how to pepare for your portrait
With the ever-increasing use of social media within business, having a great-looking profile shot has become essential. Which is good news for me. And good news for you! You get to use your good-looks to impress potential employers, clients, and friends.
I'm sure that having your photograph taken is not among your favourite things to do, but I am pretty easy to work with and aim to make the process as painless as possible.
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I must apologise if some of these tips sound pedantic, obvious, or are not applicable to you. I have learnt, though, that it is always better to give every client these tips rather than risk having a client turn up to a session unprepared.
- Try to have a good night's sleep and not drink the night before.
- If we are taking photos in your home or workplace, please ensure that things are looking neat, tidy, and clutter-free.
- Iron you clothes. Little details like a cease in your shirt may not be noticeable in 'real-life', but become noticeable in a photograph.
- Wear some makeup to bring out your features, the camera tends to wash people out slightly. If you plan to use the images professionally (on your website for example), you could even have your hair and makeup professionally done before your session. I can personally recommend Justine from Justine O, and Julz from Made You Blush but you may already know a hair and makeup artist, or you could ask friends for recommendations.
- Bring a hairbrush. I generally advise women to wear their hair down or partly down. If you wear it in a ponytail it can look like you have no hair from some angles. Also, I generally advise not to try out a completely new hairstyle before your shoot.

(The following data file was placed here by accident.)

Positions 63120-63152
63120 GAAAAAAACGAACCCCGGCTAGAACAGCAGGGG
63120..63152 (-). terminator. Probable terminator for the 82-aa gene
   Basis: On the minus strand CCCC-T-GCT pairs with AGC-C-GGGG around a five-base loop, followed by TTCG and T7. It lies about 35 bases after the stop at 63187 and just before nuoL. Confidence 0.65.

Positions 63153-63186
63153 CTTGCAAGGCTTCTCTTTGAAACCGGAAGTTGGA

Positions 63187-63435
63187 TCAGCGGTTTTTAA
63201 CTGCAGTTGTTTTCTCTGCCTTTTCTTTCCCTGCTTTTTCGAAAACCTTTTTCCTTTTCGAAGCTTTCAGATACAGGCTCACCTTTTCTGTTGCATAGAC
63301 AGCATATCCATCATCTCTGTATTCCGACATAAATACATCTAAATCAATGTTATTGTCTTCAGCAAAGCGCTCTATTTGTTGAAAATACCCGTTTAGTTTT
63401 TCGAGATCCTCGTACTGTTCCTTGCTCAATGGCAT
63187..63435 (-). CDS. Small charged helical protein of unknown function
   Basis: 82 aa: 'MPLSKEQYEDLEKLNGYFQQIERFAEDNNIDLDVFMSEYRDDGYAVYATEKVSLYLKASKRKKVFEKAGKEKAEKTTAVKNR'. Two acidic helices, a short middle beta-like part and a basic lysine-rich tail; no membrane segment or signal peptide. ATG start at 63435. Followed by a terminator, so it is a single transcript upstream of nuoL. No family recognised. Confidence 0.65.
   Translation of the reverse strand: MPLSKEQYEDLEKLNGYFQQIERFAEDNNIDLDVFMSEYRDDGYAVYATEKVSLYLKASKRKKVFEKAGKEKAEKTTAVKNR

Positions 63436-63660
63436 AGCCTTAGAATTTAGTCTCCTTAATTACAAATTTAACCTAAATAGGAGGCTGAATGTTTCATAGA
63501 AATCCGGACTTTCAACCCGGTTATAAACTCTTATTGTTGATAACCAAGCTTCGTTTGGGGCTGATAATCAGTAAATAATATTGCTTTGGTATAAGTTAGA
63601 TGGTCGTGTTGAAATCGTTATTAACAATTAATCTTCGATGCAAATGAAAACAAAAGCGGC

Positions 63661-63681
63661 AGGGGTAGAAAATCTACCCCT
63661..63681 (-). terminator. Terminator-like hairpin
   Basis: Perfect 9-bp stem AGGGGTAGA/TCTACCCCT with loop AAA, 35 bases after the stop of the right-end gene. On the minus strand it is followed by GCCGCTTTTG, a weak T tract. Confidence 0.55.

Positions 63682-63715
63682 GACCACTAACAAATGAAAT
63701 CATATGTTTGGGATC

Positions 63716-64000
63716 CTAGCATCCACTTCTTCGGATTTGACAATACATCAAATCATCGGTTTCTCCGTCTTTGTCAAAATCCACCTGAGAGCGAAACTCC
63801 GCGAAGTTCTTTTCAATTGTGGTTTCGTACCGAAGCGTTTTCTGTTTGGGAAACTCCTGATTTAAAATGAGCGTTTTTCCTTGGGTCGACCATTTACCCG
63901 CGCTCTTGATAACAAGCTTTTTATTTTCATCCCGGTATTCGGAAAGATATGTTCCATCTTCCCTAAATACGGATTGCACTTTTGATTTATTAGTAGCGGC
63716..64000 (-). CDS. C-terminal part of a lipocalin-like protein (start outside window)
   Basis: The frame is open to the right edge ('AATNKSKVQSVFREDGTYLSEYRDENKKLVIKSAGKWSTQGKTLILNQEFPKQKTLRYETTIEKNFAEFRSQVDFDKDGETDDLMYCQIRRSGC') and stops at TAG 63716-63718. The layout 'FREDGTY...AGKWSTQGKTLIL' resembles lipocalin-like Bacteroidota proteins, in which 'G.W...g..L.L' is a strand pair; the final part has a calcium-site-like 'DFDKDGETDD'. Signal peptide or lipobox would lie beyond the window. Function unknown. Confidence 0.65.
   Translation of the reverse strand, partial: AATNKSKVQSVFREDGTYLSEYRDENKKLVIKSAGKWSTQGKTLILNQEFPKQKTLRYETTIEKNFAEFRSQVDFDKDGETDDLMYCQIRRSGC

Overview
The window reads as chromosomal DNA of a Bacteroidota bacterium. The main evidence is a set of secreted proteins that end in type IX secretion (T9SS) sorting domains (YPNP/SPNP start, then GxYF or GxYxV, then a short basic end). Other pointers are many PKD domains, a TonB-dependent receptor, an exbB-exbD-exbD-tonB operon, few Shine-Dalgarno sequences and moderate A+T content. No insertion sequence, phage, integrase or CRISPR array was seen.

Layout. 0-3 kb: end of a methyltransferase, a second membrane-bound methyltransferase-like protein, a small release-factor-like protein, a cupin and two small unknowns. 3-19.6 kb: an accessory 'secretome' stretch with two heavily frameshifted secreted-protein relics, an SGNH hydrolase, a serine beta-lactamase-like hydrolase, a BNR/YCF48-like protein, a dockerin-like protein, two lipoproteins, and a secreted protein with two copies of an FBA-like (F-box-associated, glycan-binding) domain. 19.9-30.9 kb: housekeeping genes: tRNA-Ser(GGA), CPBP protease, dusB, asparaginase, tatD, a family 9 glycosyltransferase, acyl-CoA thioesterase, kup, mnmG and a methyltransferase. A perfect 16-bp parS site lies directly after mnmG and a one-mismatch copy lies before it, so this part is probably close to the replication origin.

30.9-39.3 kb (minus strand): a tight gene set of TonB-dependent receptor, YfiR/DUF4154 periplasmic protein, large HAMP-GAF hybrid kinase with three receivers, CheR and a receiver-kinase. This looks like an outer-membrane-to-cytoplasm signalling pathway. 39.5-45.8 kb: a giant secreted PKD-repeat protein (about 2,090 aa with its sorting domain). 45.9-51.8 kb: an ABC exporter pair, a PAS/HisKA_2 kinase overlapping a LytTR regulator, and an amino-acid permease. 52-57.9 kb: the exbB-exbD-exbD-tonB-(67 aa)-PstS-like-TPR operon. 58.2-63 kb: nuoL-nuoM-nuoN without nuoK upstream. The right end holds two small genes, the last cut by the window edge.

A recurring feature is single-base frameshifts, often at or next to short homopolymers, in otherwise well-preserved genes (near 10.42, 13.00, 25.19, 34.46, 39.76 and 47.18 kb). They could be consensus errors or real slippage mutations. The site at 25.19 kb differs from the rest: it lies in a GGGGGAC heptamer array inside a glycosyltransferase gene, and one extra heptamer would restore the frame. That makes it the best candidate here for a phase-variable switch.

- Make sure you are looking generally 'well-groomed'. For example, ladies; pluck your eyebrows and have your roots done, gents; make sure you are freshly shaven (unless you're going for the beardy look).
- If you commonly wear both contacts and glasses, consider wearing contacts. This will mean that we don't have to deal with glare on your glasses. If you prefer to wear glasses, we will of course work around this. If you typically wear transition lenses, you will need to wear a different pair of glasses for the shoot.
- When choosing your outfit, have a think about the image you are wanting to portray (professional? creative? casual?) and where the portrait will be used (job application? Linkedin? Facebook?) It can be a good idea to bring a few different tops so we have a choice. Simple clothes tend to look more timeless. Fitted clothing tends to look better as baggy or flowing clothing can make you look bigger than you are. Mid-tones tend to photograph better, and it's best to avoid all black or all white (black and white together or with other colours is generally fine though). Please don't wear tops with brand names, logos, writing or graphics on them. Simple patterns like thin strips, small polka dots, and delicate florals can look great. Anything more than that can be distracting. If you would like some more detailed information on what to wear, along with some examples, click here.
- I specialise in environmental portraiture (portraits that tell a story about the subject), so have a think about whether you want to bring along some personal objects to be photographed with. For example, a favourite coffee cup, a musical instrument, a special piece of clothing and so on.
- Have a think about whether you have a side that you prefer to be photographed. If you're unsure, research has shown the left side of the face is generally perceived to be more attractive than the right side. People actually research this kind of thing, check it out here.
- Have a think about whether there a part of your face or body that you generally dislike in photographs, and I will do my best to minimise this. Please don't be embarrassed to tell me, we all have these insecurities! For me it's my double chin and teeth that are too big for my face. If you're interested in learning how to minimise a double chin in photographs, have a look at this video by renowned headshot photographer Peter Hurley. It changed my life.